Many would argue that starting a business in these tough economic times is not the least bit prudent, especially a business characterized by low inventory turns and very high elasticity of demand. In the short term, one would not expect a high return on investment from such a business, but with a well-defined long-term strategy, starting any business now is not a bad idea. First, many companies that have been around for at least five years are on the brink of bankruptcy. Its fixed assets exceed its current decline in demand and its debt-to-equity ratios are high. It means less competition. Second, when the economy begins to pick up, your startup will be well positioned to ride the tidal wave with little to no debt and built “tough, nimble, and mean.”
Art may not be as easy to sell now, but that’s not necessarily the case in a better economic environment. Let’s examine the patterns of consumer spending on art in Canada.
o Canadian consumers spent $22.8 billion on cultural goods and services in 2003, more than spending on tobacco, alcohol, and gambling combined.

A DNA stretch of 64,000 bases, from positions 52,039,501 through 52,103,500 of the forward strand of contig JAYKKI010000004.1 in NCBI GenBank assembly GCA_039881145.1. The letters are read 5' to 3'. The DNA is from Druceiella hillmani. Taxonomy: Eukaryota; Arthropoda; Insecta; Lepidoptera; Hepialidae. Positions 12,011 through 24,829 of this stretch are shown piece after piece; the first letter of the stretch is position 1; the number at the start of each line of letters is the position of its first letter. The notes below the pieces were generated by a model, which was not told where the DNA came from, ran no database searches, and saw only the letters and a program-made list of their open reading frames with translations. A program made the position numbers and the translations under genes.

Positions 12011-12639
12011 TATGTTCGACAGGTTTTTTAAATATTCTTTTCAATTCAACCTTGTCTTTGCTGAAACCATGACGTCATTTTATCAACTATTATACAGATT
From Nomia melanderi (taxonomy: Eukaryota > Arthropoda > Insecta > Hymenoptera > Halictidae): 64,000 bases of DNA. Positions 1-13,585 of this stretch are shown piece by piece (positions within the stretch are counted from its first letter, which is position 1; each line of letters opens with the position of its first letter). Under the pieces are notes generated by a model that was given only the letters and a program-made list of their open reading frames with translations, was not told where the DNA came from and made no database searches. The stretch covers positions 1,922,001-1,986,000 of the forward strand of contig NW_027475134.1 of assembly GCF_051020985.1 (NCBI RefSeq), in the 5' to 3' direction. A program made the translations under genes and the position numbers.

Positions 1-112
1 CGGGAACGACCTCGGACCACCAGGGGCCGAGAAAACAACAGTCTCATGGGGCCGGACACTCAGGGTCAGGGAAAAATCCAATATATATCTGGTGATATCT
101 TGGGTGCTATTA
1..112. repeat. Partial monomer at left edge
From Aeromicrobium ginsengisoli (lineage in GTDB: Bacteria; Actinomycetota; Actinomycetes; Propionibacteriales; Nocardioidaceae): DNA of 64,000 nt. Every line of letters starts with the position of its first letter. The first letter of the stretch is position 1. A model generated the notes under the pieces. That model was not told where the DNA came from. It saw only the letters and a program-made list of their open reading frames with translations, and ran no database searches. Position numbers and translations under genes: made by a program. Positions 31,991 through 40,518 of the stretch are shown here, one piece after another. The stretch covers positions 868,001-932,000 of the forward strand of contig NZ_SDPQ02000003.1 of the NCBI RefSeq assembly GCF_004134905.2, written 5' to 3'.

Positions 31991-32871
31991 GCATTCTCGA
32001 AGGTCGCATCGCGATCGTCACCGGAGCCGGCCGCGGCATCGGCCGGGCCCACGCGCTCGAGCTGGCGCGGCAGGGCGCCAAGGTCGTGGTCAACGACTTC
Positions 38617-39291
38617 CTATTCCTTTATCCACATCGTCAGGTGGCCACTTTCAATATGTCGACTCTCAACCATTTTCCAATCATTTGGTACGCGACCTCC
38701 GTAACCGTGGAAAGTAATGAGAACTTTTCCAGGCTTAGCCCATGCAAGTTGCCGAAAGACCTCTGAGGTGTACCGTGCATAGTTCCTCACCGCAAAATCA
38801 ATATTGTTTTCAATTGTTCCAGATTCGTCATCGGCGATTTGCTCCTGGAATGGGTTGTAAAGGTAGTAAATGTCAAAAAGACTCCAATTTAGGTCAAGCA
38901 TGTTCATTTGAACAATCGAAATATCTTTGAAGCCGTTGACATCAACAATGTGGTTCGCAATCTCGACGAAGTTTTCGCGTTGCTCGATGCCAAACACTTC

o The $22.8 billion in consumer spending is three times more than government spending on culture in Canada.
o Culture is a growing market: Consumer spending on cultural goods and services grew by 36% between 1997 and 2003, well above inflation (14%) and population growth (6%).
o Canadians spent $1.2 billion on books (excluding school books) in 2003, 34% more than in 1997 (not adjusted for inflation).
o Spending on live performing arts was $980 million in 2003, an increase of 31% from 1997.
o Canadians spent $530 million on artwork, carvings and vases in 2003, 48% more than in 1997.
o Consumer spending on tickets to museums and heritage sites totaled $410 million in 2003, 23% more than in 1997.
o By comparison, consumer spending on live sporting events was $530 million in 2003.
o 49% of Canadian households spent some money on books (excluding school books) in 2003.
o 37% of households spent money on live performing arts.